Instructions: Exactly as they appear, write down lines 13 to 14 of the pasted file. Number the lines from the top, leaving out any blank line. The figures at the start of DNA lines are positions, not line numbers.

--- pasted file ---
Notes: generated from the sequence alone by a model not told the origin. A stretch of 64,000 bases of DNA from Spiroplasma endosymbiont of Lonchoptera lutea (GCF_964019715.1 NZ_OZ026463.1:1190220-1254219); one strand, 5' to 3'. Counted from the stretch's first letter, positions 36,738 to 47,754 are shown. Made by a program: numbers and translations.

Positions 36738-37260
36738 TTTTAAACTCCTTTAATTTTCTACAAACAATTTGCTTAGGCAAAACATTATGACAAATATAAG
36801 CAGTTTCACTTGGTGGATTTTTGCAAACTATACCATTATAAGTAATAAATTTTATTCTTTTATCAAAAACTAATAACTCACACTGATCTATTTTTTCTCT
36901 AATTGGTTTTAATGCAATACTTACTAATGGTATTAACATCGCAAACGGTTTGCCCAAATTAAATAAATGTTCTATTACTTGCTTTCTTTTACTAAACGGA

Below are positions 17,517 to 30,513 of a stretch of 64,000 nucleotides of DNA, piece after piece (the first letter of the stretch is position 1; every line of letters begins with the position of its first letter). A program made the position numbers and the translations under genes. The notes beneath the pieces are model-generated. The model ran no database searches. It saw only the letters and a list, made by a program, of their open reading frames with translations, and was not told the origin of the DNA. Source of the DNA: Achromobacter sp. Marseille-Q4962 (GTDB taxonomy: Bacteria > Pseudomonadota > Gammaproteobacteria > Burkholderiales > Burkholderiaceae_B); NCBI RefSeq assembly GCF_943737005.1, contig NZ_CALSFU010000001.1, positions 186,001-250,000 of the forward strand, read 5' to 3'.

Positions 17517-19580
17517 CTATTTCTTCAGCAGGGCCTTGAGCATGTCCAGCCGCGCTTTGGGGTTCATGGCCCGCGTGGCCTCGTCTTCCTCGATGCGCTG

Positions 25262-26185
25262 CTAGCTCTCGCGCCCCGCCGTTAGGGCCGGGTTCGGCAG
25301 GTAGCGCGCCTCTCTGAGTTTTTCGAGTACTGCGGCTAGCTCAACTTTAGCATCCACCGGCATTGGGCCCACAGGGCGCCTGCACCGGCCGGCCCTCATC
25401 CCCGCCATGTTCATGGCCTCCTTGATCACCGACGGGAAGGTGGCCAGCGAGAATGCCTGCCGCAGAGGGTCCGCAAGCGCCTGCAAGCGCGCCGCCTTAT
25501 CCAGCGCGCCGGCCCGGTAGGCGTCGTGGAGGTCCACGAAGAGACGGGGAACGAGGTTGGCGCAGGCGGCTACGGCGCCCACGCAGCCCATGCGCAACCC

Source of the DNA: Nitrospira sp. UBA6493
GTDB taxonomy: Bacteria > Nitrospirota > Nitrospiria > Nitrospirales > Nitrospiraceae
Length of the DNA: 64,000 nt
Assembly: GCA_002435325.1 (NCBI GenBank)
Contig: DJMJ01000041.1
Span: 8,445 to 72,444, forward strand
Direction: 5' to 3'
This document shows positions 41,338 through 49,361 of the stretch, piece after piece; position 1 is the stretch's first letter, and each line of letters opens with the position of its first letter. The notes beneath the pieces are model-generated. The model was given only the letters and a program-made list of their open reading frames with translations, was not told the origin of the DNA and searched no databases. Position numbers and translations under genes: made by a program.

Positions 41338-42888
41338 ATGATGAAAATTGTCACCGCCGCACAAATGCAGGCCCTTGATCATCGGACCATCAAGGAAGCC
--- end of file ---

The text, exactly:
25501 CCAGCGCGCCGGCCCGGTAGGCGTCGTGGAGGTCCACGAAGAGACGGGGAACGAGGTTGGCGCAGGCGGCTACGGCGCCCACGCAGCCCATGCGCAACCC

Source of the DNA: Nitrospira sp. UBA6493